Saturday, 19 February 2011


As far as I'm concerned, it's Moore's Swamp Thing which had the biggest impact on comics creators at the time, not Watchmen, not V for Vendetta, and not the little seen Miracleman, brilliant as they all were. Moore's swamp Thing came out of the blue and transformed the conception of what could be done in a commercial comic published by a major publisher. Without Swamp Thing, Moore's impact would be considerably less as it gave him the clout and credibility to enable DC to publish Watchmen and reprint and complete V for Vendetta. This series is a major event in the history of contemporary comics, an impact which is unparalleled by anything that came before. The terrain of commercial comics was changed forever by it.

This volume contains eight issues which culminate the climax and conclusion of Moore's American Gothic series. The climax confounded many readers at the time, despite the constant (and guided by new character John Constantine) foreshadowing of it. Here the ongoing story is the thing with only three standalone issues, one a scathing attack on gun culture, another dealing with a serial killer which was later developed and amplified by Neil Gaiman in The Sandman.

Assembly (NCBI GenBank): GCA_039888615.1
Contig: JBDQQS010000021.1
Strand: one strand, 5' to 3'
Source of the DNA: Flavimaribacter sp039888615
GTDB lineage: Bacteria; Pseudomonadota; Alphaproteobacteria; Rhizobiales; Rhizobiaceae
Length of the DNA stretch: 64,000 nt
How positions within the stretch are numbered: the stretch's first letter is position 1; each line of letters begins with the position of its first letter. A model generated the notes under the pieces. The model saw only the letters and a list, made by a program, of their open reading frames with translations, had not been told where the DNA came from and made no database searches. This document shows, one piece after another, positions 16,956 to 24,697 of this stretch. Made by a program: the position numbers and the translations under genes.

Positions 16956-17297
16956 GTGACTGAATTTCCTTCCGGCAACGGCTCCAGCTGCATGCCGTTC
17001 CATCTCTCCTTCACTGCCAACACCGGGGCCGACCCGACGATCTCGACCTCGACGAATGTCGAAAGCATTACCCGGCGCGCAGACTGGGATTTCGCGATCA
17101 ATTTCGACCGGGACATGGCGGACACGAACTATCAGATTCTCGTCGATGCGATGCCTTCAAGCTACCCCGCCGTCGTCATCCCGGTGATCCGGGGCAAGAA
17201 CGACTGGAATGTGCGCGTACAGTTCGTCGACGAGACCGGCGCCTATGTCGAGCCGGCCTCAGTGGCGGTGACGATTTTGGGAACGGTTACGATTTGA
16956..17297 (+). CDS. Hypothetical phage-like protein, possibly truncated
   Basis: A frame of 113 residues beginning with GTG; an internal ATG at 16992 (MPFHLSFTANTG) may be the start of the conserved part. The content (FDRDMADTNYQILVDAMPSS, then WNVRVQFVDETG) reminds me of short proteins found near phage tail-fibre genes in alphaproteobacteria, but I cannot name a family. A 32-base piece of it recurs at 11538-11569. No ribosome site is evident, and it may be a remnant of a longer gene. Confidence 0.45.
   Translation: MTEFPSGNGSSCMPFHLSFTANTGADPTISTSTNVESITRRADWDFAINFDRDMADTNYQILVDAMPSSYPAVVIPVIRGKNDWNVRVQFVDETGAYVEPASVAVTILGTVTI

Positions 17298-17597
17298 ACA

Speaking of whom, he is one of two writers who contribute introductions to the book. And here is where my grouch wakes up and gets ugly. The presentation of this series is not all that it could be and that it deserves. The paper quality is poor, little better, if that, than the paper of the original comic. The introductions were written for earlier paperback reprints of this series back in the late 80's. Something new would have been nice. Also the 8 issues per volume seems a little meager to me.

But don't let that put you off. It is what it is and it's likely to be the definitive presentation of Swamp Thing for some time so get it while you can. Every comics fan should have this series.

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